A line of people snaked down Myrtle Street in Portland on Wednesday morning in the hot sun, holding flowers, balloons and other small tokens. They walked slowly toward the entrance of Merrill Auditorium, where Portland High School’s 203rd graduation ceremony was about to begin.

This year’s 194 graduates are headed to the workforce and colleges across the country, including Harvard, Princeton, Columbia, University of Pennsylvania, Johns Hopkins, Middlebury and the University of Maine. The students won a total of $3.5 million in grants and scholarships to help pay for the next chapter of their education, said Superintendent Ryan Scallon as he gave a congratulatory speech to the first group of students to graduate under his tenure.

Scallon said the class is an impressive one, with students having participated in college-level research, speaking up to four languages and earning positions as finalists for prestigious national awards. But their paths to high school graduation weren’t always easy.

Ivanilda Ngovo celebrates after receiving her diploma at Portland High School’s graduation on Wednesday. Gregory Rec/Staff Photographer

During their four years in high school, some of the students who flipped their tassels and took their diplomas Wednesday experienced homelessness, had to assimilate to a new country, learn a new language, take on jobs and otherwise help support their families, Scallon said.

In addition, the class of 2024 began its high school career in the fall of 2020, during the height of the pandemic. In their freshman year, they attended school in a hybrid model – only going to school in person a few days a week.

“We give you credit for overcoming obstacles,” said Scallon.


The ceremony marked the start of the local high school graduation season. Thursday, students at Deering High and Casco Bay will accept their diplomas.

As students’ names were read aloud Wednesday, the audience cheered excitedly.

“That’s my sister!” screamed one audience member as a graduate moved to take her diploma and shake the hands of Scallon and Portland High School Principal Sheila Jepson.

Family members and friends lining up outside before the ceremony said they were proud of their graduates.

Manar Ajeel, who came to support her younger brother, Mohammed Ajeel, became emotional as she explained that her brother overcame many obstacles to make it to graduation day.

“People didn’t believe he would graduate but he proved them wrong,” she said, explaining that at one point, he fell into the wrong group of friends and wound up with a lot of challenges to deal with outside of school. “I’m just so proud of him.”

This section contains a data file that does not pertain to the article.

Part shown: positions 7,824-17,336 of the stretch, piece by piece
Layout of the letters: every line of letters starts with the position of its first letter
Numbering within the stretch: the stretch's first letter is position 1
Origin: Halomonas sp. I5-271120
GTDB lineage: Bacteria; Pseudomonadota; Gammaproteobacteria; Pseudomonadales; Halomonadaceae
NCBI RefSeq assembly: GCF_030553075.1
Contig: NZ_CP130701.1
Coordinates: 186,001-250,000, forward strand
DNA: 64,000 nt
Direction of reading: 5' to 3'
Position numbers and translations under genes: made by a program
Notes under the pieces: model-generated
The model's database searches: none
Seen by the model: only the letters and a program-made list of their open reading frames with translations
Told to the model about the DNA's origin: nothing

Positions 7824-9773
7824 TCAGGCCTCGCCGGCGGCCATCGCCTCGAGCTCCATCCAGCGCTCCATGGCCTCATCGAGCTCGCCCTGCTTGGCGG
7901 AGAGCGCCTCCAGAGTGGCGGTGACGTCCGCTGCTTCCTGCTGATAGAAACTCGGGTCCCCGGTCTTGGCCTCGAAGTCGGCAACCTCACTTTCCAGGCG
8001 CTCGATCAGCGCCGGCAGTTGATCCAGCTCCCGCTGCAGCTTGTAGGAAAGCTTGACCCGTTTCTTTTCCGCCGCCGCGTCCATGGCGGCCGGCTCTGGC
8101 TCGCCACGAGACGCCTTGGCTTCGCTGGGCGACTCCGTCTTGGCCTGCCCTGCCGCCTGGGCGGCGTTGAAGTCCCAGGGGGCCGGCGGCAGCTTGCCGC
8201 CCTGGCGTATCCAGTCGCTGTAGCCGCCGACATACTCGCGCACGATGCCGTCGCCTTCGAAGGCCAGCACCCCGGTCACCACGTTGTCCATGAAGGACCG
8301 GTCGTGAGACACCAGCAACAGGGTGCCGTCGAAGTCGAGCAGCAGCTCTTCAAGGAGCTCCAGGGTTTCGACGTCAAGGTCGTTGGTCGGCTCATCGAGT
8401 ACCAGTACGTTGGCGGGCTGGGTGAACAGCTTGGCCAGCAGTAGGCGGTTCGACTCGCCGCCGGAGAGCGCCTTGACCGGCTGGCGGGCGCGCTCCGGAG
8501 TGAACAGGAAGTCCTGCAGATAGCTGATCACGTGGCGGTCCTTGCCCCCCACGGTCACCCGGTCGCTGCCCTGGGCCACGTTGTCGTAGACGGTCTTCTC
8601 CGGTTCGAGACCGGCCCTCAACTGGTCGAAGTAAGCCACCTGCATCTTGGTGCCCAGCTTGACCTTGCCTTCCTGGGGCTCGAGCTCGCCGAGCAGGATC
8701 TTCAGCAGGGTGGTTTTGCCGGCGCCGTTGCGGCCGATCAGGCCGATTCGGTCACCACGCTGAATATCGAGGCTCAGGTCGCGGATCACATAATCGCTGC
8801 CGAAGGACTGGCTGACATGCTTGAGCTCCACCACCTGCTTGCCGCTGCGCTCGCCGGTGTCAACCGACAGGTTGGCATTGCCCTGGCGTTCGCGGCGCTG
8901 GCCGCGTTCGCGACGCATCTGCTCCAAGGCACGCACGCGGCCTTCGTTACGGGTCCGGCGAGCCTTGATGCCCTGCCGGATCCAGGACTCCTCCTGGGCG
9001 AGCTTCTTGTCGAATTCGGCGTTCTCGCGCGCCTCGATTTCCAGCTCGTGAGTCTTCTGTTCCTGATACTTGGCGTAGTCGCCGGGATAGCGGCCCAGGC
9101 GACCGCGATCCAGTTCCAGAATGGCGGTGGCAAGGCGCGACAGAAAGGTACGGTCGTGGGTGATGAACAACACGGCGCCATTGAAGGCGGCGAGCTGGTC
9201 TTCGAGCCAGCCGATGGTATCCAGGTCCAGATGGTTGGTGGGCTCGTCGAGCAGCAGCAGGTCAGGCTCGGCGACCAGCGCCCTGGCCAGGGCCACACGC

She said Mohammed Ajeel is headed to USM in the fall.

Kerra Brown acknowledges friends through a window while making her way into Merrill Auditorium with other Portland High School seniors. Gregory Rec/Staff Photographer

Samantha and Ryan Frederick came to celebrate Ryan’s son and Samantha’s stepson, Porter Frederick.

“He survived education during the pandemic and made it to graduation,” said Samantha Frederick.

The Fredericks said they are excited for Porter to head to the University of Maine Orono in the fall.

Ryan Frederick, who is a mechanic, said he already fixed up his son’s car with a UMaine license plate.

“I think he’s always been an independent spirit,” said his stepmother. “Now he can live independently for real.”


Ryan Frederick, who is from Maine and graduated from Westbrook High School and whose grandfather graduated from Portland High School in 1939, said it was great to see the diversity of Portland’s graduating class.

“It wasn’t always like this,” he said.

Sam Keiter celebrates after receiving his diploma at Portland High School’s graduation on Wednesday. Gregory Rec/Staff Photographer

Portland schools are economically, racially and culturally diverse. The student body is 48% white, 31% Black, 11% Hispanic, 4% Asian, 6% multi-racial and 0.4% Native American. Almost half of the students in the district are economically disadvantaged and the student body speaks 53 languages.

Graduation speakers, including Class President Gabriella Harrigan and Valedictorian Caden Hemond, didn’t focus on the academic achievements of their fellow classmates, but rather the relationships they created with each other and the personal growth they all had – surviving anxiety, heartbreak and doubt, learning from their mistakes and learning about themselves.

As they all move forward in life and continue to figure out who they are and who they want to be, Hemond reminded his classmates to live in the moment.

“There will always be tomorrow, but there will never again be today,” he said.


Jamie Mbiyavanga dances with Superintendent Ryan Scallon after receiving his diploma at Portland High School’s graduation at Merrill Auditorium in Portland on Wednesday. Gregory Rec/Staff Photographer

As the graduation ceremony carried on and more students were called up to receive their diplomas, the student body became increasingly excited. Some more gregarious graduates, with the encouragement of their cheering classmates, did backflips or made the stage their dance floor before making their way back to their seats. Scallon once joined in.

Students said they are looking forward to the freedom they hope they will find post-high school.

“I’m excited for some more independence,” said Nasteha Adaan, who is planning to attend St. Joseph’s College in the fall to study nursing.

Marwa Omar said graduating high school means “literally everything” to her. “I’m finally becoming an adult,” she said. Omar is slated to attend the University of Southern Maine in the fall. She hopes to one day become a doctor.


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